I blog a lot but that's not all that I do. My two blogs are a means for communicating my original thinking. I publish longer research pieces, most of which are pretty darn hilarious. Most bloggers shy away from longer reports, so "blogging" can't be my only professional function.
I hesitate to call myself a "writer" because that begs a categorization that may not be appropriate. Writing is the main thing that I do, and I'd like to make it the only thing I do at some point. I just need to get away from people more often once networking ceases to be useful to me.
I do not believe I can call myself a "journalist" because that profession is supposed to be objective. Journalists aren't normally supposed to take sides or inject their personal opinions, but I do that all the time. Journalists also don't publish graphics, presentations, or spreadsheets. I publish those tools to illustrate my thinking about serious subjects. I approach my work from an academic perspective because I like developing new theoretical approaches. Journalists typically don't publish frameworks for experiments.
I am definitely an "investor" but saying that as an introduction sometimes prompts people to ask me whether I work with other investors. I then have to reiterate the things I disclose in my FAQ and legal disclaimers. I don't work with anyone, except when I invest my own money and time in a private company. I don't take on outside investments from clients. I don't arrange deals or take pieces of transactions. I don't make any recommendations. Once I convince people that I invest only for myself, some hustler will usually try to sell me something. That kind of irritation is why I want to do less networking and more writing.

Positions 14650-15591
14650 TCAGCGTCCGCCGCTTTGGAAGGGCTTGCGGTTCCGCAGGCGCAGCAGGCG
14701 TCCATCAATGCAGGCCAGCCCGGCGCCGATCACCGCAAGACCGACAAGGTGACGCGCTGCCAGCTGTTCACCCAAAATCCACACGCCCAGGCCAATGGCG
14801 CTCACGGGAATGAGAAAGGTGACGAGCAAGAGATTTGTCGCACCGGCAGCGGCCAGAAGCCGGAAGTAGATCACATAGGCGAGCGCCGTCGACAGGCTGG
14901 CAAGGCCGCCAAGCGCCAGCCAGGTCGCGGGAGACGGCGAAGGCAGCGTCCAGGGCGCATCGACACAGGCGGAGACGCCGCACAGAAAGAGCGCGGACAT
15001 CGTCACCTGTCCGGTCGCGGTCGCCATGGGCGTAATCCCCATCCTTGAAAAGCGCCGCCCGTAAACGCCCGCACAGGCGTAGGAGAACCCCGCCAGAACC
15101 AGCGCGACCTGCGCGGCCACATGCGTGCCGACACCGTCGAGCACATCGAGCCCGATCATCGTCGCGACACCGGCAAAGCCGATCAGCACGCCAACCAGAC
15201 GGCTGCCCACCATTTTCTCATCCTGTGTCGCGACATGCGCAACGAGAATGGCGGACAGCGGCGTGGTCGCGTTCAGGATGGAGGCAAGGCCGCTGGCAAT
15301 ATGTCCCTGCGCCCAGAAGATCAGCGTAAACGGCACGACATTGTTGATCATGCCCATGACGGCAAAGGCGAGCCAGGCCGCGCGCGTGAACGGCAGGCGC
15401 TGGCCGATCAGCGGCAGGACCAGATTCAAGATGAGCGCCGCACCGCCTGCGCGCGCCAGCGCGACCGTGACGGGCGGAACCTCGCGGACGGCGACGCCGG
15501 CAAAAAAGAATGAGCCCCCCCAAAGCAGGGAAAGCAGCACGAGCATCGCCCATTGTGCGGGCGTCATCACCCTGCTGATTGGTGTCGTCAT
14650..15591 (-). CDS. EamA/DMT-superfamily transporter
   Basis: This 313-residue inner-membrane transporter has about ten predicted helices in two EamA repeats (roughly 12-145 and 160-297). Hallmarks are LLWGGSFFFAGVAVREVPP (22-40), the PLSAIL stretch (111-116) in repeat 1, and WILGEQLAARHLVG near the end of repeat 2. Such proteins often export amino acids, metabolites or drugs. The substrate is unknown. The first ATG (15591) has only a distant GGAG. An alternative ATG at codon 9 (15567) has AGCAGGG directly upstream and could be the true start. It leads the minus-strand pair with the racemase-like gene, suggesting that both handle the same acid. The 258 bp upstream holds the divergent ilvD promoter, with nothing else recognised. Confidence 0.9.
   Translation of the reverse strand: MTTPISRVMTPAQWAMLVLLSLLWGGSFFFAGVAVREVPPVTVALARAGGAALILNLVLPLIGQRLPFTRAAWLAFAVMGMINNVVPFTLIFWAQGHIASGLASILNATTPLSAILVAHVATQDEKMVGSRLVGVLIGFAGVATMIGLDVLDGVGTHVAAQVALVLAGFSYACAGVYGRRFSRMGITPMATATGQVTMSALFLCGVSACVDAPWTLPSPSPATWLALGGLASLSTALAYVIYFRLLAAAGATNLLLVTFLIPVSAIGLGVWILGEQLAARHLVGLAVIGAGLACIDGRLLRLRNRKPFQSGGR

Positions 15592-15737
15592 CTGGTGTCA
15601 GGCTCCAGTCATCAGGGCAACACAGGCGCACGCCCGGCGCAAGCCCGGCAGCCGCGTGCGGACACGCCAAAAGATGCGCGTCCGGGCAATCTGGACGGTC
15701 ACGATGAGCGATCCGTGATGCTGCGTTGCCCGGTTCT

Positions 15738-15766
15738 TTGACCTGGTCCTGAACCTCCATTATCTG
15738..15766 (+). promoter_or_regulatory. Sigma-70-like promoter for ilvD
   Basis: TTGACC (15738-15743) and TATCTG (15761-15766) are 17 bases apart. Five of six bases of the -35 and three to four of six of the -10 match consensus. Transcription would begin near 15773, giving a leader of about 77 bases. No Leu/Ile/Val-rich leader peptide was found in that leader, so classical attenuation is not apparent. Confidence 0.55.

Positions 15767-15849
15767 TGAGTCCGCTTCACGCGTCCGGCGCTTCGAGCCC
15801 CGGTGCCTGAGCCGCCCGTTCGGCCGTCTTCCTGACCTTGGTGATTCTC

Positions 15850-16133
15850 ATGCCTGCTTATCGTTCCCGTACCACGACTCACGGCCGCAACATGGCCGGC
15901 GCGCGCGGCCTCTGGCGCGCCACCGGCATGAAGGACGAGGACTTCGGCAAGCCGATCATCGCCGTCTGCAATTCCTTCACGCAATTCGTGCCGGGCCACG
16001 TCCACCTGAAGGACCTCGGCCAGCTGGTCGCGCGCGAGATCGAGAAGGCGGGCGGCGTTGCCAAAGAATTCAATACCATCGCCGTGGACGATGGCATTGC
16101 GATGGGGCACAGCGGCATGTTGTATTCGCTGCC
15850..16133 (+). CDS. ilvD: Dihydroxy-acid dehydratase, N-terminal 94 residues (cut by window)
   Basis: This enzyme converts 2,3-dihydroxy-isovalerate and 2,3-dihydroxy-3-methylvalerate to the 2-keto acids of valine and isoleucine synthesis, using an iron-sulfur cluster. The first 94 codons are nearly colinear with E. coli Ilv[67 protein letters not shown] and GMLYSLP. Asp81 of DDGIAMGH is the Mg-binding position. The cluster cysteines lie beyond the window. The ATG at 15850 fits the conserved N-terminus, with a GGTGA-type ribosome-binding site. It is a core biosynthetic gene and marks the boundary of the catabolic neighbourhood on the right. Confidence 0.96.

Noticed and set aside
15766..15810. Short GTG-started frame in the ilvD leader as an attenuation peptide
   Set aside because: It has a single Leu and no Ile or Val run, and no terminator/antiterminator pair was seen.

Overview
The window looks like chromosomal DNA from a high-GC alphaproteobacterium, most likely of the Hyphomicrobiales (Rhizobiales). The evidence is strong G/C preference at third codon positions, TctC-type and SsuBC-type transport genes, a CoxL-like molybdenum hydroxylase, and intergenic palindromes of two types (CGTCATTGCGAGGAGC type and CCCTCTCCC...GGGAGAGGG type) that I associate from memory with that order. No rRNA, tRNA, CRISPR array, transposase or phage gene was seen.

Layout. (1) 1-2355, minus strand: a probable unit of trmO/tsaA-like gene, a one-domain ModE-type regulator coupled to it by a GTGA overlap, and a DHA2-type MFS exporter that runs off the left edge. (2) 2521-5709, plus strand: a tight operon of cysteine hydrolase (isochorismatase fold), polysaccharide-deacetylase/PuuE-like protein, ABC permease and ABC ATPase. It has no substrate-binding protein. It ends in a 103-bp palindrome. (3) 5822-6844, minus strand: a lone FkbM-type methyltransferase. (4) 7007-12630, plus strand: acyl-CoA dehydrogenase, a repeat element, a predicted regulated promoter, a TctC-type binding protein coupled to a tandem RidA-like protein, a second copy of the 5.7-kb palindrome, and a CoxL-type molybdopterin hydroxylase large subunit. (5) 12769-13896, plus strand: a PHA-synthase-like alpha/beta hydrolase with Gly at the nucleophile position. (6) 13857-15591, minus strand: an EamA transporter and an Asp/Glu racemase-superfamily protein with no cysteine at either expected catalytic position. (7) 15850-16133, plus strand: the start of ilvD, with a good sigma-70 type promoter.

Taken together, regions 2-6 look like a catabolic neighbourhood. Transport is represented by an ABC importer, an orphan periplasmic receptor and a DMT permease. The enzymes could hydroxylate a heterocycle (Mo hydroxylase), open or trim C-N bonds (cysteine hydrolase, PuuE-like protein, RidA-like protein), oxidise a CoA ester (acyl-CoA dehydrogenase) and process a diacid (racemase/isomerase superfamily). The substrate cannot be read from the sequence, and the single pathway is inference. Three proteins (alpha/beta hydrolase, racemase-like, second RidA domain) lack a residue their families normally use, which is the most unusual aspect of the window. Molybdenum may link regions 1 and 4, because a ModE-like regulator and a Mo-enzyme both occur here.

One more intriguing description I could adopt is "content curator," but I think that's premature. This new profession applies to people who curate content for other organizations that become their clients. Large enterprises employ content curators along with their webmasters to ensure their brand story is consistent across multiple product lines and geographies. I only curate content that I generate myself. I retain complete ownership of everything I create. My storage needs are limited; my branding is straightforward. Content curation gets the Alfidi Capital message out but I cannot and will not perform that role for anyone else. I have a strict no-client business model. I will never curate someone else's content.
I think the best description for what I do is "analyst." That word encompasses blogging, writing, journalistic editorializing, investing, and content curation. I do some aspects of all of those things and mix them up as I please. Identifying as an analyst also does not preclude public speaking engagements. I like being on stage in front of a crowd and more professional events are asking me to speak than ever before.
Analysts who work for enterprises that sell regulated financial products must hold securities registrations. My analytical work does not sell any securities products at all. Any representations on behalf of Alfidi Capital are my own thinking about where my own money belongs in the world. Other investors' situations are of no interest to me because no one can invest with me. The great thing about proprietary analytical work is that it doesn't have to be useful to anyone but myself. The public cannot regard my analytical work as financial advice because I don't sell securities or maintain fiduciary relationships. Others may find my work intriguing, and thanks to the First Amendment they are free to read it.
My Twitter header now leads with "analyst" instead of "blogger" and I'll make more such changes to my social media presence as I see fit. I liked getting straight A's in school and I succeeded at that much of the time. Just call me triple-A . . . Anthony "Analyst" Alfidi. I'll try that line out at cocktail parties to see if people grok it faster than the other terms I mentioned above.